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How rest and preparation dictate AFL performance



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Let's hope our random fixturing with completely out of whack days between games meant pre arranged training loads meant we neglected skills and touch this block and hence we were butchering it so badly last night

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3 hours ago, Demonland said:

Terrific stuff.

It's worth noting that the standard 7 day break program as detailed in that article includes two all team sessions (not including the captain's run) - a recovery skills session and a main session

Goody said pre game that after the lions match they gave the players a 4 day break and then did three 'quality' sessions (which i think he said included a match sim). 

We had a 13 day break into the tigers game.

The players had a 4 day break, meaning back on deck Tuesday before last, and the captains run on Tuesday this week.

Meaning they had 3 sessions in a seven day period, with at least a couple of weight sessions too no doubt.

In other words, they did increased training loads in the lead up to the Tigers game (ie more work than they would do in a standard week as per the article).

They could have flipped that and done the increased load in week one of their break and then given the players their break.

That would have meant being fresher against the tigers. 

But i would suggest they did not do so because they are targeting the cats and blues games.

Maxy said post game that they will have just the (standard) two sessions this week.

I assume they then have a very light load in the 5 day break into the blues game.

On weight sessions, it is worth remembering load management involves two elements - aerobic (wrong word I think, but y'all get the drift) and power/strength.

Increased power/strength loads, done away from the prying eyes at training sessions, mean some players (particularly young players, like Windsor for example) will feel the effects (eg jelly legs, sore muscles etc) on game day.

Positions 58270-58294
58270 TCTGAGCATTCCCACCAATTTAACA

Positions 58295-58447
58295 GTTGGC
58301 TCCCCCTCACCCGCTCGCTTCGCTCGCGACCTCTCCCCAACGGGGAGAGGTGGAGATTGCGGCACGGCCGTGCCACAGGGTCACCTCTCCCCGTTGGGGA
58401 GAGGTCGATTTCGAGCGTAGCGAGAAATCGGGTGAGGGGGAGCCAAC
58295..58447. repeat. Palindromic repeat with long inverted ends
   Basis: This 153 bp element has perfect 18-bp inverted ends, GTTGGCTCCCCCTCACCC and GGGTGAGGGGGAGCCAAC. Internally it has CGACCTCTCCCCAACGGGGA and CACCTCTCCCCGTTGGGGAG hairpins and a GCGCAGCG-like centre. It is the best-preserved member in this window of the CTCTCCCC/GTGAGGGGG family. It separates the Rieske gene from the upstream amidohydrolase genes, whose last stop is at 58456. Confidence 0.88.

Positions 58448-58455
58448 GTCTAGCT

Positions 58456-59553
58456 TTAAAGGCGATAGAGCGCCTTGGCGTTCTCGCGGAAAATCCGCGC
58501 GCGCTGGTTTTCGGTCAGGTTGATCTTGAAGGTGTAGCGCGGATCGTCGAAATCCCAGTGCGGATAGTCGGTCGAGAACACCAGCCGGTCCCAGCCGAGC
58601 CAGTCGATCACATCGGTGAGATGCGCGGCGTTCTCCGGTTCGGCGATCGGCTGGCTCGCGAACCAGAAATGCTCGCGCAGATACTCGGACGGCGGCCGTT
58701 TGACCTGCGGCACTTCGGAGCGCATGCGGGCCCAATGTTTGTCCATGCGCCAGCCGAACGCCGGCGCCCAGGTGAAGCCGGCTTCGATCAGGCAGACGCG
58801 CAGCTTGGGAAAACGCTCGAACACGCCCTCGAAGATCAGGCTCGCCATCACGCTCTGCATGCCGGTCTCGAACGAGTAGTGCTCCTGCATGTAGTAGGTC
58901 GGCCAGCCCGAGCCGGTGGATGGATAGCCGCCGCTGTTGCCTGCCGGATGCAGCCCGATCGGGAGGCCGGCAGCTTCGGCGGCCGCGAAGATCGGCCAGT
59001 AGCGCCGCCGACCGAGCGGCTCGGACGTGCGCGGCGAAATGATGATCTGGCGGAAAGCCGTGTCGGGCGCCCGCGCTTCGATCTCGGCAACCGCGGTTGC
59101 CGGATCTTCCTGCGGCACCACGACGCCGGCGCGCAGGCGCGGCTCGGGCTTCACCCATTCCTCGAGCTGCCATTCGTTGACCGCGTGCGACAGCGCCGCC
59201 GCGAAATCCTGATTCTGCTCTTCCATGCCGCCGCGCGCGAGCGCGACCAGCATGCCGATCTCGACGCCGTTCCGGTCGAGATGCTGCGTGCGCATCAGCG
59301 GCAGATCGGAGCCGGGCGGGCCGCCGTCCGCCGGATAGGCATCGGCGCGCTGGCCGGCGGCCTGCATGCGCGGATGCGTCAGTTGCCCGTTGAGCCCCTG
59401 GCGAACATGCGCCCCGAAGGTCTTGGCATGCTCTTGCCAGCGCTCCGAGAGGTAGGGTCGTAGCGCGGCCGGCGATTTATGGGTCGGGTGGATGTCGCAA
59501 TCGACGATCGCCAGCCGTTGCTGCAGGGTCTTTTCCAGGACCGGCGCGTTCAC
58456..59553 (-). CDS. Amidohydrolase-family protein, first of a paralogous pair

Which will likely negativley impact their skills, for example their kicking. 

Edited by binman
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44 minutes ago, binman said:

 

Terrific stuff.

It's worth noting that the standard 7 day break program as detailed in that article includes two all team sessions (not including the captain's run) - a recovery skills session and a main session

Goody said pre game that after the lions match they gave the players a 4 day break and then did three big sessions (which i think he said included a match sim). 

We had a 13 day break into the tigers game.

The players had a 4 day break, meaning back on deck Tuesday before last, and the captains run on Tuesday this week.

Meaning they had 3 big sessions in a seven day period, with at least a couple of weight sessions too no doubt.

In other words, they did increased training loads in the lead up to the Tigers game (ie more work than they would do in a standard week as per the article).

They could have flipped that and done the increased load in week one of their break and then given the players their break.

That would have meant being fresher against the tigers. 

But i would suggest they did not do so because they are targeting the cats and blues games.

Maxy said post game that they will have just the (standard) two sessions this week.

I assume they then have a very light load in the 5 day break into the blues game.

It's interesting that the article notes that 'teams coming off a bye playing away against a home side without a bye have performed, on average, a goal below expectation.'. 

We were such a team last night.

On weight sessions, it is worth remembering load management involves two elements - aerobic (wrong word I think, but y'all get the drift) and power/strength.

Increased power/strength loads, done away from the prying eyes at training sessions, mean some players (particularly young players, like Windsor for example) will feel the effects (eg jelly legs, sore muscles etc) on game day.

Which will likely negativley impact their skills, for example their kicking. 

It’s an interesting article and no doubt right up your alley, but on the bolded bit I don’t think that is right, Richmond had the bye last week too. Plus at any rate the “away” factor for us wouldn’t apply as much in an MCG game against Richmond. 

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1 hour ago, titan_uranus said:

It’s an interesting article and no doubt right up your alley, but on the bolded bit I don’t think that is right, Richmond had the bye last week too. Plus at any rate the “away” factor for us wouldn’t apply as much in an MCG game against Richmond. 

Ah yes, good point.

Though I imagine the away factor wouldn't matter if it was at the g because the sample would have included a huge number of games between teams that share the g as a home ground.

Edited by binman